Figure 2

REIT Sector

March 16th,
2020, YTD

Year End

YTD 2021
Through May 21st





















Source: NAREIT

REIT capital markets were also active during 2020 with $106.1B in total capital raised, $73B of which was unsecured debt. The only year in the prior seven years where more capital was raised was in 2019 with $112B raised.  The strong demand has continued into the first quarter of 2021 with over $22.2B raised by the sector.  Expectations for 2021 are favorable with improving fundamentals with the vaccine rollout, low-interest rates, and attractive pricing in property sectors that were significantly impacted in 2020.

Institutional private real estate ownership trends measured using NCREIF’s NPI index, presented a first-quarter 2021 market value of just over $716.6B, up 1.72% from the end of 2020 and 2.61% since Q1 2020.  The components of these aggregate numbers reflect a divergence in performance based on asset type, with the strongest 1-year performance coming from industrial properties (14.11%) and declines in both retail and hotel of -5.96% and – 23.95% respectively.

Private equity funds have raised significant capital to deploy over various real estate strategies, with $371.8B in dry power available as of May 2021 based on data from Preqin. Opportunistic, value add, and debt strategies round out the top three with approximately $280B available to deploy. Top fund managers like Blackstone Group, Lone Star Funds, Brookfield Asset Management, The Goldman Sachs Group, and Starwood Capital Group have $70.78B of dry power and are continuing to raise capital.

With public, institutional, and private equity capital providing the market with a view of valuation and pricing, we have still not had an active transaction market.  The Green Street CPPI is a weighted time series index based on property values that capture current transactions of institutional real estate.  The all-property index indicates a 5% decrease from pre-COVID levels, but a wide dispersion based on asset type. Malls, strip-retail, office, and lodging were down 20%, 13%, 9% and 11% respectively, while industrial and manufactured home parks had solid increases of 20% and 8% respectively.12 Transaction volume continues to slowly recover, but still well below pre-COVID levels. Year-end 2020 transactions were 30% below the same period in 2019, and while the pace is accelerating, sectors like industrial and multifamily are driving the activity. Specialized sectors like single-family rentals, life science, and studio properties have seen transaction growth with multi-billion-dollar investments from private equity.  Price discovery continues to be limited, and buyers and sellers are holding their ground on the bid-ask for assets that are still viewed with uncertainty as owners look to the vaccine and timing on a return to normal. With cities like New York announcing the elimination of COVID restrictions, there is more measured optimism rather than unconstrained enthusiasm. The market has not seen the volume of expected distress sales, but there is significant but selective liquidity for the right opportunities.

What Does the Near-Term Hold?

People are generally trying to feel better about where we are today. Travel is increasing, restaurants and bars are starting to get crowded and Broadway is going to open in the fall. Universities like NYU are planning to hold classes in person in September. The conference circuit is starting to return to in-person, and I look forward to a day where I do not have to log on to Zoom. The market “vibe” is a critical part of recovery, but we still have a lot of questions that need answering. Do the gateway city markets gain back some ground while the suburbs and markets like Austin, Nashville, Atlanta, Tampa, and other net positive migration cities continue to grow? How do we measure and price capital markets risk when we aren’t sure about retail and e-commerce, work from home, and business travel? All the previously discussed Top Ten Issues affect the capital markets and the measuring and pricing of risk. ESG affects capital expenditures in the near and long term. Housing affordability, technology, and infrastructure are perfect examples of the interconnectivity of all these issues and the cost and liquidity of capital. For now, there is plenty of liquidity depending on the property type and the market. Office and lodging owners cheer for a return to the office. For industrial, it’s about as good as it gets. Single-family rentals continue to draw both debt and equity capital, including from institutional sources, and demand for life science space continues to drive performance and transaction activity.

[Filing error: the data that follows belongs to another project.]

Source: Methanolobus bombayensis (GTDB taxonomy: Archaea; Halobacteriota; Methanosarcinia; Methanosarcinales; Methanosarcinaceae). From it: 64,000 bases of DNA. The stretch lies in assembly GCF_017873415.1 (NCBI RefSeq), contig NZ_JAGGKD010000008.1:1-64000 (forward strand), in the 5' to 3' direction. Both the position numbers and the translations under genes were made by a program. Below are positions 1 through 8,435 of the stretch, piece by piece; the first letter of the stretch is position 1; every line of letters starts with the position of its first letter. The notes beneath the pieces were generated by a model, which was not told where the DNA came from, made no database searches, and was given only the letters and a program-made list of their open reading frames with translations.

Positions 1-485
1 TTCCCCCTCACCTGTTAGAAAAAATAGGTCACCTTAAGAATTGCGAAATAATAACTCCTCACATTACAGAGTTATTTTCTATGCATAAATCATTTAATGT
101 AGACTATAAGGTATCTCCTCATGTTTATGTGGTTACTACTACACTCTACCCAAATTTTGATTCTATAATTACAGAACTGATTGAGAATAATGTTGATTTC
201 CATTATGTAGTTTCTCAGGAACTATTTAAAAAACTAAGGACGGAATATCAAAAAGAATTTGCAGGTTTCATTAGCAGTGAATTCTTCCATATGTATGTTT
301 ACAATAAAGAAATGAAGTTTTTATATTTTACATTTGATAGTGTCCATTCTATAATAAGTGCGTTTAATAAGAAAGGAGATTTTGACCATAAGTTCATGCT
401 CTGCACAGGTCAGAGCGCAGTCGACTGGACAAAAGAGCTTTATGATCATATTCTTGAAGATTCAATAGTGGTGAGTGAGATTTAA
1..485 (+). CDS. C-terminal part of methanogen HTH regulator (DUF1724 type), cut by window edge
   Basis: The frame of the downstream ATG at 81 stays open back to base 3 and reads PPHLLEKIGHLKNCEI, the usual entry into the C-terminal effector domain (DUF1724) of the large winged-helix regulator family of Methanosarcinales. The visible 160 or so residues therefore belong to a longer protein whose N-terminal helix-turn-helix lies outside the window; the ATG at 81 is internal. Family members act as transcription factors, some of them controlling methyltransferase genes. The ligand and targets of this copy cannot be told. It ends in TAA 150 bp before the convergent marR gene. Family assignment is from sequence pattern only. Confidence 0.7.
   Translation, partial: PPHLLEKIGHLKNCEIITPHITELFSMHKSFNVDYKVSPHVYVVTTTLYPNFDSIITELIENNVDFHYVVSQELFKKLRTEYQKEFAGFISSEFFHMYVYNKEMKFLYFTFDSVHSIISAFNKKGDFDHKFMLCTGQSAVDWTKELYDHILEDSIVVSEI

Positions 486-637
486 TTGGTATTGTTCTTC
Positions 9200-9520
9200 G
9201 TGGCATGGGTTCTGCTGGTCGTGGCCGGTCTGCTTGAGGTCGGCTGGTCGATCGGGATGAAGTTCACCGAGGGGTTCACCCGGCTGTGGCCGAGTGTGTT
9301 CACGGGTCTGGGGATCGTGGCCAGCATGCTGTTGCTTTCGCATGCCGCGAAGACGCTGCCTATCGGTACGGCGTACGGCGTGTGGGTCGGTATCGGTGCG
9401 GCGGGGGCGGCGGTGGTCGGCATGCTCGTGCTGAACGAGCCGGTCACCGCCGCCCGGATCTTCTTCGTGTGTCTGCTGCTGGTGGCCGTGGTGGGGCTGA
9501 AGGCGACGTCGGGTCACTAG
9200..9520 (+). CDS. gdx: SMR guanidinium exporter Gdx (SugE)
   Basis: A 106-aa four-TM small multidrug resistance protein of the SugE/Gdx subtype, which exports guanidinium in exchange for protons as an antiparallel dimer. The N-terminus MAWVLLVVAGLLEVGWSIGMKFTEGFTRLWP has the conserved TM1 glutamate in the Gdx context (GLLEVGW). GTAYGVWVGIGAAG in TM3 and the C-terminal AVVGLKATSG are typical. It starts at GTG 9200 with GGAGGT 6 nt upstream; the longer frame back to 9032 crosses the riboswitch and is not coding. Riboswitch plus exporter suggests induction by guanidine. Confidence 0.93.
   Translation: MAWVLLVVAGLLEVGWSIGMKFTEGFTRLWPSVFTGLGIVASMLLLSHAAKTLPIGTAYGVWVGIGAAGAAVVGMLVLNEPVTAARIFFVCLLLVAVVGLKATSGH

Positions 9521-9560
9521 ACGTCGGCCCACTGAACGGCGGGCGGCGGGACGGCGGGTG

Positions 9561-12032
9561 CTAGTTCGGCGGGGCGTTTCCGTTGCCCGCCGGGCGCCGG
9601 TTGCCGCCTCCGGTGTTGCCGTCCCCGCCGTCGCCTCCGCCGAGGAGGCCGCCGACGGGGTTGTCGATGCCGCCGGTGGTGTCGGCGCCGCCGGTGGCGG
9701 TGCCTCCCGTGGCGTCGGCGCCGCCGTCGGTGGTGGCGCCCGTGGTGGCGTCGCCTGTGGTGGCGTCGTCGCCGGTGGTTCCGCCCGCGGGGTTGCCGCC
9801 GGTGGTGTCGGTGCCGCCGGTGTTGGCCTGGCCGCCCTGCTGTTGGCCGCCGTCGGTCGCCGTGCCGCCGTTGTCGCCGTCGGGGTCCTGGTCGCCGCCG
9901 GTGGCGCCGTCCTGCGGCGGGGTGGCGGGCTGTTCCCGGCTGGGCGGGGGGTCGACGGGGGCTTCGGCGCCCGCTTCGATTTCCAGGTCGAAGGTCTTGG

As we move through 2021 and 2022, the need to monitor the capital markets and continue to refine how we measure and price risk will require more focus and real-time risk management beyond what we have needed to do in the past. Models, data, due diligence, creativity, thinking outside the box and, of course, our judgment are now more important than ever.


1. New York City Office Market Data. Newmark Research, May 21, 2021, p.1.

2. Ibid, p. 2-3.Ten-city Average includes Austin, Dallas, Houston, Chicago, Los Angeles, Philadelphia, Washington D.C., SF and San Jose, California.

3. Ibid, p.4.

4. Ibid, p.7.

5. U.S. Consumer Chartbook: 2Q 2021. Morgan Stanley, p. 3.

6. “2021 Midyear Outlook.” Wells Fargo. (accessed August 3, 2021).

7. “U.S. Economic Outlook, June 2021,” Comerica Bank. (accessed August 3, 2021).

8. Global Data Workstation, Oxford Economics.

9. “Unemployment Rate (Unrate).” Federal Reserve Bank of St. Louis. (accessed July 29, 2021).

10. CMBS Spreads, J.P. Morgan Securities.

11. TreppWatch, Trepp.

12. Commercial Property Price Index. Green Street, May 2021.